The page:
Gay people in Havana suffered violent attacks and police repression for many years.
In the Cuban capital, there have always existed “public” gay meeting places, bars & clubs generally for men (we haven’t heard of any such spot where women “lesbians and bisexual women” meet, and it is said the spots for men are rather dangerous for women).
These spots were often the sites of collapsed or burnt-down buildings, abandoned, dimly-lit and dirty spaces, distant from the prying eyes of the unsuspecting at night. Though private, these places where also dangerous, to say nothing of the risk of sexually transmitted diseases people exposed themselves to. They included the ruins of the Moscu restaurant, the Chivo beach, the public bathroom at Quixote park, the Jose Miguel Gomez mausoleum, Fraternidad park in Old Havana, the Fuente Luminosa, the areas surrounding the Capitolio building and the malecón ocean drive.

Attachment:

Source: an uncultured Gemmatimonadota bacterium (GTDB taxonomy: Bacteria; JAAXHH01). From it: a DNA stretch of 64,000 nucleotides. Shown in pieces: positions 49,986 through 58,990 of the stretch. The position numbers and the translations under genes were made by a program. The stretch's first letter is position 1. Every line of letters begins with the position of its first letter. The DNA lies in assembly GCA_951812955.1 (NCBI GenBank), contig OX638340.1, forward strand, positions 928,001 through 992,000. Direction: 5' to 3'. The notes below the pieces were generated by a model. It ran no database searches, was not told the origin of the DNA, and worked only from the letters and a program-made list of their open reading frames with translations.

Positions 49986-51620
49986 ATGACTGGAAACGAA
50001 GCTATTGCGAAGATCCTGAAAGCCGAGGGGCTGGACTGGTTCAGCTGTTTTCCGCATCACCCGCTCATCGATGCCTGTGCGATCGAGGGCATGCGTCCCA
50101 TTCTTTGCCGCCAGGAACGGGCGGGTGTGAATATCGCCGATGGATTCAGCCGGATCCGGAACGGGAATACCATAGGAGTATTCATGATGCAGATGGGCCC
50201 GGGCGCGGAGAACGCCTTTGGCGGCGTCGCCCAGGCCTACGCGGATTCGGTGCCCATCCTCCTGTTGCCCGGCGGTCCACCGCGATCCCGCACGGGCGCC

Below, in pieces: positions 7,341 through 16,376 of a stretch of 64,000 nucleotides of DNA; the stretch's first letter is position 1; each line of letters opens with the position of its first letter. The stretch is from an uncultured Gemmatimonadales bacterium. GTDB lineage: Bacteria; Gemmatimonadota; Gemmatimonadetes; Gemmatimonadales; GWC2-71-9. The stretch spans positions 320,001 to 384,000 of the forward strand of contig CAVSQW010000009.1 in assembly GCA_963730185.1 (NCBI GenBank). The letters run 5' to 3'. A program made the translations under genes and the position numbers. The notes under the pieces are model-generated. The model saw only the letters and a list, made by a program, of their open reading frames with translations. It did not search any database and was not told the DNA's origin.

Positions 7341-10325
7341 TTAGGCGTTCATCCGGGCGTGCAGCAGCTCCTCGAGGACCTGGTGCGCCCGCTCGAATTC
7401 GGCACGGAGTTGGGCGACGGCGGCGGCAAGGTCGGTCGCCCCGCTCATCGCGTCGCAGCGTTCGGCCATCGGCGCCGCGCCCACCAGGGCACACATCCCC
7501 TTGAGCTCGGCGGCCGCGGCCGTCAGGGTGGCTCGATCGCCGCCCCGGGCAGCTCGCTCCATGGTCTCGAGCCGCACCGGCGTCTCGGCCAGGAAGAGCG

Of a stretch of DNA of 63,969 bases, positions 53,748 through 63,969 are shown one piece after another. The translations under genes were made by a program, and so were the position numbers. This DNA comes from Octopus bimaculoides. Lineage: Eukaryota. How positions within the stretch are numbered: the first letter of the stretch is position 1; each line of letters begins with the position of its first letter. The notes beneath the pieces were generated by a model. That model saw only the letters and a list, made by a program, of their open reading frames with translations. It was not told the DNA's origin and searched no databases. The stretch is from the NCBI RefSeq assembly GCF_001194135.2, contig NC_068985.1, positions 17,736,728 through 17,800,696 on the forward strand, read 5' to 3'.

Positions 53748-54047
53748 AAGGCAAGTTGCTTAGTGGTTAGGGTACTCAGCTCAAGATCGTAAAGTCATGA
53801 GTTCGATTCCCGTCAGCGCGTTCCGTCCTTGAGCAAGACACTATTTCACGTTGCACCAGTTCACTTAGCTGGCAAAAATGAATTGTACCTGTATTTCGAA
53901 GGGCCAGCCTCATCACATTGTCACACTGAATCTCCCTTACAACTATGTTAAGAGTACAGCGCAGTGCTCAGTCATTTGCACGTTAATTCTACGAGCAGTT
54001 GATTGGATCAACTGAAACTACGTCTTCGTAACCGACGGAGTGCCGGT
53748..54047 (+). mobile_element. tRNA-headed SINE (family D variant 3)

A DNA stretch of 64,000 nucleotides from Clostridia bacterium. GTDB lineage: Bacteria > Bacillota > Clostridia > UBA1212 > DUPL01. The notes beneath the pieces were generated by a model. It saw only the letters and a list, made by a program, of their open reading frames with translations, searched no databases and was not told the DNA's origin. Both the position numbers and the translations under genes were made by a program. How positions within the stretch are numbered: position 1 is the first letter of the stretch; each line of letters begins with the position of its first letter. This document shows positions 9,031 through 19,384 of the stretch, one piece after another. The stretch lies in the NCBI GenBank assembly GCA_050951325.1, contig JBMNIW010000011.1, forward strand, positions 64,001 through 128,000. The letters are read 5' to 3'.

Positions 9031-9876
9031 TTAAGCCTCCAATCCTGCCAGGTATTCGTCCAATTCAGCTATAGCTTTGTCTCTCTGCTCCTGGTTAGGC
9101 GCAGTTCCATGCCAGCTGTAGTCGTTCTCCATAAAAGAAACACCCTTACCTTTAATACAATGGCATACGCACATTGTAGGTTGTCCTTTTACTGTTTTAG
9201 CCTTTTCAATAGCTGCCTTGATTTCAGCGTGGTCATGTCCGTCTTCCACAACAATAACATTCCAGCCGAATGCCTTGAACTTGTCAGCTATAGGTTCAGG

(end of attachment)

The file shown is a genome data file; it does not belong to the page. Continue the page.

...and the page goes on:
People would switch meeting spots because of police repression. At the time, there were no places where members of the community could meet in person safely. The number of such spots increased notoriously, especially after the onslaught of the “Special Period crisis” in the 1990s. So-called “10-peso parties” (illegal parties with a 10-peso admission) became common.
Popular parties were thrown by Piriquiton, in Cerro, Lila’s parties, parties in Cojimar and others that continued to be held into the 2000s.
Havana is Cuba’s capital city. Spanish colonial architecture in its 16th-century Old Havana core includes the Castillo de la Real Fuerza, a fort and maritime museum. The National Capitol Building is an iconic 1920s landmark. Also in Old Havana is the baroque Catedral de San Cristóbal and Plaza Vieja, whose buildings reflect the city’s vibrant architectural mix